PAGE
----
Phillies

Phillies

ST. PETERSBURG, Fla. — Maikel Franco arrived at Tropicana Field on Friday afternoon, looked at the Phillies lineup card and learned he would not start for the second time in three games.

Sitting in the clubhouse, the third baseman said he was not upset.

An hour later, his body language seemed to say something different.

During batting practice, Franco had about a 12-minute conversation with manager Gabe Kapler near first base. Franco, at times, appeared emotional as he spoke with Kapler. First baseman Carlos Santana, a fellow Dominican who has become a mentor to Franco, and Diego Ettedgui, the team’s Spanish language translator, were also involved in the discussion. Kapler, who is committed to “communicating relentlessly” with his players, initiated the conversation. He confirmed that the topic was about playing time.

Franco, one of the most personable and upbeat players on the team, brushed off a question about the conversation after batting practice. He said it was about something “outside of baseball.” Earlier, he had vowed to do his pregame work and be ready if called upon.

“Of course, I want to play but this is something I can’t control,” he said.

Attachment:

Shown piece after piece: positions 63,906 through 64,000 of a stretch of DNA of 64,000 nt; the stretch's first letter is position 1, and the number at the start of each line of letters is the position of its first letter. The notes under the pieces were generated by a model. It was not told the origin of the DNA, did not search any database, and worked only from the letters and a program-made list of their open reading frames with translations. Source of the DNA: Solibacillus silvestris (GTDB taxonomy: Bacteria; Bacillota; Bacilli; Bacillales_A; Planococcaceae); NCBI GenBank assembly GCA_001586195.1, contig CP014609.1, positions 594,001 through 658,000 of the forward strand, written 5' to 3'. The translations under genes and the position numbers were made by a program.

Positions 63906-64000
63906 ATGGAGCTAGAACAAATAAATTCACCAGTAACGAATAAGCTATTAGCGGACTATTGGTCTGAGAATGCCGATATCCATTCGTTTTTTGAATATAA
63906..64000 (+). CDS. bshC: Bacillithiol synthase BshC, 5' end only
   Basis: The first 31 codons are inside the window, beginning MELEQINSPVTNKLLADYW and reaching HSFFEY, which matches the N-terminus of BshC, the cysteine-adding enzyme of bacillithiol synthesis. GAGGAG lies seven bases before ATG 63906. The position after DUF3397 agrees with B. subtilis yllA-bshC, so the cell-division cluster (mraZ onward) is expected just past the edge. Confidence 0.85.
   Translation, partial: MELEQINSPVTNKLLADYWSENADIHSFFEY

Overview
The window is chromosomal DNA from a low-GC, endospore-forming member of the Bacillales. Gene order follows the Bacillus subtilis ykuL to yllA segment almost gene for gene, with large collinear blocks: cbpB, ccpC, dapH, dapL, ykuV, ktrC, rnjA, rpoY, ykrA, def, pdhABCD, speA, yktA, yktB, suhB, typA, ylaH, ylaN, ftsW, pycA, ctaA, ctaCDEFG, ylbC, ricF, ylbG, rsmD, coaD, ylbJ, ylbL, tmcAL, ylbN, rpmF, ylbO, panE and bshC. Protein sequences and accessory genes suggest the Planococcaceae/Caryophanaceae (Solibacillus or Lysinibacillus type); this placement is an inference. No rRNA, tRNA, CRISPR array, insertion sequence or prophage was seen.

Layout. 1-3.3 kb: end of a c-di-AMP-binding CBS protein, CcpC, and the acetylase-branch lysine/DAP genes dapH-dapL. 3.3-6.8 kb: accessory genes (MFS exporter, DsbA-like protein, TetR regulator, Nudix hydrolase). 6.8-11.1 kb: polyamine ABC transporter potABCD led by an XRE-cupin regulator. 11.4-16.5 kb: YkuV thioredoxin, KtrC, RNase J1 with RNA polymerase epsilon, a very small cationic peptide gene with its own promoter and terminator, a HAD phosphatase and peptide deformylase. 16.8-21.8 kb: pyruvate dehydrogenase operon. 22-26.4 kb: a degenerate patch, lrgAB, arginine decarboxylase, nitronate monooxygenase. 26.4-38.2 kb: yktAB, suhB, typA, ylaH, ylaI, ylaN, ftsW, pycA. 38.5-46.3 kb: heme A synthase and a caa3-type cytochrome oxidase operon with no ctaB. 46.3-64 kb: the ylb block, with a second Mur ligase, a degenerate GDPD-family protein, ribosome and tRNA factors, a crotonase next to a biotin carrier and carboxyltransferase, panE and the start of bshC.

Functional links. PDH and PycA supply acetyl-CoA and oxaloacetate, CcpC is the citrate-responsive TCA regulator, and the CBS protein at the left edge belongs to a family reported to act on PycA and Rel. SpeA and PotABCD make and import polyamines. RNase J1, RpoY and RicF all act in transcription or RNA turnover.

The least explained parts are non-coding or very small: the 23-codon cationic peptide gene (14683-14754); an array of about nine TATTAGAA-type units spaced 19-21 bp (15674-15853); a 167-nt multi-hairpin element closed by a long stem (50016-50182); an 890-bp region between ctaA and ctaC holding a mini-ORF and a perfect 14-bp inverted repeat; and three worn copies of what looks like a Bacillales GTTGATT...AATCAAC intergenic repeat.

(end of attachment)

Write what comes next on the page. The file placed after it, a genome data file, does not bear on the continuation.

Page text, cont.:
While it's commendable that Franco did not want to make waves, the matter once again illustrated how potentially unwieldy Kapler’s plan to get all of his players game reps may end up being. Franco sat in favor of Scott Kingery, whose play warrants being in the lineup. But Franco was hot, driving in 11 runs in the first four games of the team’s recent 5-1 homestand, before sitting out the fifth game and taking an 0-fer in the sixth game.

 

Among Phillies players, only Santana had a history (1 for 2) against Jake Faria, Tampa Bay's starter Friday night.

Kapler was asked if he saw something in the matchup that led him to sit Franco.

“Nothing specifically," he said. "We just really wanted to get a few other people in the lineup."

Franco will likely play Saturday night at third base or as the designated hitter. But then what happens to Kingery? Will he bump shortstop J.P. Crawford, who the team is committed to developing, someone in the outfield, or perhaps second baseman Cesar Hernandez?

It’s a nightly lineup puzzle for Kapler and 11 games into the season it has made some players unhappy, starting with Odubel Herrera on opening day, to Nick Williams and his computer lineup comment, and now to Franco, who despite saying otherwise, clearly isn’t happy to see his hot bat be placed in the fridge.

Kapler remains consistent: He says this can all work and that everyone is going to get the reps needed to be happy, healthy and productive.

Time will tell.

As for Franco, who had some rhythm going before his absence from the lineup …

“We actually think that he’ll have plenty of opportunities to get into those rhythms and he'll likely play in a nice little stretch going forward,” Kapler said. “It’s just a big puzzle and we want to make sure everybody is getting into the lineup. Every day we’re going to come to the ballpark and one person is not going to play that day and we understand that’s going to be tough and we’ll address with the players individually and remind them that they’re going to play a lot going forward and have opportunities to get into really good rhythms.”